1.) Determination of an estate tax by applying the steps involved in determining the estate tax and showing all work
2.) Determination of gift tax owed by applying the steps in determining a gift tax and showing all work
3.) Credit on prior transfers
* A credit is allowed against the estate tax for all or a part of the estate tax paid with respect to the transfer of property to the present decedent by or from a person who died within 10 years before, or within 2 years after the decedent * The purpose of this credit is to prevent successive taxes on the same property within a brief period. * If the transferee was the transferors surviving spouse, no credit is allowed with respect to property received to the extent that a marital deduction was allowed. * If the transferor died within two years before or within two years after the transferee’s death, the credit allowed for the tax on the prior transfer is 100 percent of the maximum amount allowable. * If the transferor predeceased the transferee by more than two years, the credit allowable is reduced by 20% for each full two years by which the death of the transferor preceded the death of the decedent. (see table on pg. 287)
4.) Estate tax deductions
* Allowable deductions include the deduction for charitable, public and similar gifts and the marital deduction.
5.) Administrative expenses
* To be deductible, administration expenses must be actually and necessarily incurred in the administration of the estate. * They include those expenses incurred in the (1) collection of assets, (2) payment of debt, and (3) distribution among the persons entitled to share in the estate. (Includes executors commissions, attorneys fees and misc. expenses.) * Administration expenses incurred for the individual benefit of the heirs, legatees, or devisees are never deductible. * Expenses incurred in obtaining from the probate court the award of a support allowance for the widow during administration of the estate are not deductible.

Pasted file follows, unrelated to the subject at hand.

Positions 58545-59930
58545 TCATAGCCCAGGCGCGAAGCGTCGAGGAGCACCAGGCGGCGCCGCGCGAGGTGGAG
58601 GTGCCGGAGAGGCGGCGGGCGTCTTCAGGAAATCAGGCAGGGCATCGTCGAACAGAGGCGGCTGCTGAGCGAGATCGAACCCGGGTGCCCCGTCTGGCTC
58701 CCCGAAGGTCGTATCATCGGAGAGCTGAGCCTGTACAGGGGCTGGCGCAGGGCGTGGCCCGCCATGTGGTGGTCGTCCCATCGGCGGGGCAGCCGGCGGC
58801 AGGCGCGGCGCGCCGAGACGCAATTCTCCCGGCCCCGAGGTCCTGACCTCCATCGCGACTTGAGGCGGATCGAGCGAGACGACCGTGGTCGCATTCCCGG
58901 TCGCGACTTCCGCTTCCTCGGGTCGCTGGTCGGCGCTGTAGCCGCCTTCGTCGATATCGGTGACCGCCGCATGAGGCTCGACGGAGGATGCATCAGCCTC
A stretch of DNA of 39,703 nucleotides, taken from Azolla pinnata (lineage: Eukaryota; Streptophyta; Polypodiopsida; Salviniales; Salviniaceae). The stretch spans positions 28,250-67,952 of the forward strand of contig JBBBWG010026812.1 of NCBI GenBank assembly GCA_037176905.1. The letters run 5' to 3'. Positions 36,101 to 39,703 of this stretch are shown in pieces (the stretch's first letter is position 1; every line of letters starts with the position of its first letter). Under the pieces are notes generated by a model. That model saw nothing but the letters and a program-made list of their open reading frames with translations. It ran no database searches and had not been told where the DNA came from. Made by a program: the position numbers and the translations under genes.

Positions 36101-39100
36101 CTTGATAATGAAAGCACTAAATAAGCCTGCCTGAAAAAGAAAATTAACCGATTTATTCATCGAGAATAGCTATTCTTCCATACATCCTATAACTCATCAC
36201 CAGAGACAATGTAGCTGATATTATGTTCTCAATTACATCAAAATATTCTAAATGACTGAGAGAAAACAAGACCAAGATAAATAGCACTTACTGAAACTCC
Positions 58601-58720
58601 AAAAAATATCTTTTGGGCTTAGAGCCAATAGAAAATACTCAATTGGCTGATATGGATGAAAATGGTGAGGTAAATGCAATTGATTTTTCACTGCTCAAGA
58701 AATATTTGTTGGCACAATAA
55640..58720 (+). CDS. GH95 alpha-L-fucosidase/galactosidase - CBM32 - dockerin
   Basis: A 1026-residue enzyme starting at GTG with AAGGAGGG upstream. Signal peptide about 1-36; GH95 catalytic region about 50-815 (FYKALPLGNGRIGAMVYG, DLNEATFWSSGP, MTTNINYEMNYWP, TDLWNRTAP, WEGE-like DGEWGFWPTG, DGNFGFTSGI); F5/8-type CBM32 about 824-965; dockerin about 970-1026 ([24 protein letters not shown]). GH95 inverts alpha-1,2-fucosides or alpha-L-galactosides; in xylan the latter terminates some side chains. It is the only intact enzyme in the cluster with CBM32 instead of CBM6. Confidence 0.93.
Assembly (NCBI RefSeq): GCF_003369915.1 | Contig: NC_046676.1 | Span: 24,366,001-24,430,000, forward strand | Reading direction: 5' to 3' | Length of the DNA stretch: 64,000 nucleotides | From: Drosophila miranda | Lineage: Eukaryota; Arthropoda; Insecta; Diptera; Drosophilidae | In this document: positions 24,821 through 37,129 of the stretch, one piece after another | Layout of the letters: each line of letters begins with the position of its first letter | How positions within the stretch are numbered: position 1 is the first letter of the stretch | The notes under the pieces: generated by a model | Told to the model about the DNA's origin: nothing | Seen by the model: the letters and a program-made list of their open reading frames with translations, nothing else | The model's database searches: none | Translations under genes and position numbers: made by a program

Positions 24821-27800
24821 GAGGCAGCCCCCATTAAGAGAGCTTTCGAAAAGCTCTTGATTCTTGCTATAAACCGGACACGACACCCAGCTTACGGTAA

6.) Funeral Expenses
* Deductible funeral expenses are those amounts actually expended by the executor or administrator. * Expenses must be payable out of the decedents estate.
* If they are an expense of the community estate, only one half the amount expended is deductible * If the expenses are allowable against the estate of the decedent, they are deductible to the extent so allowable.
7.) Outstanding debts and claims
* The amounts that are deductible as claims against a decedents estate are those that represent personal obligations of the decedent existing at the time of his death. * Deductions of such claims exceeding the value of assets available for payment are disallowed to the extent they exceed the value of the property subject to the claims. Deductible Claims:
1. Alimony decreed by a court but past due (if payments are to continue after decedents
2. Commissions owed to trustee for services during decedents lifetime
3. The commuted value of support payments due a decedents wife for her release of her
Support and maintenance rights under a valid separation agreement
4. Amounts due on judgments against the decedent, including tort liabilities
5. Amounts due under guarantees executed by the decedent and not collectible from
6. Amounts due on notes
8.) Casualty and theft losses
* Casualty and theft losses that occur during settlement of the estate are deductible to the extent they are not compensated by insurance. * Casualty and theft losses are not deductible for estate tax purposes if, at the time the return is filed, they had been claimed as in income tax deduction on the individual 1040. * Losses with respect to an asset are not deductible if they occur after distribution of the asset to the beneficiary. * Depreciation in value of intangibles, even though occasioned by...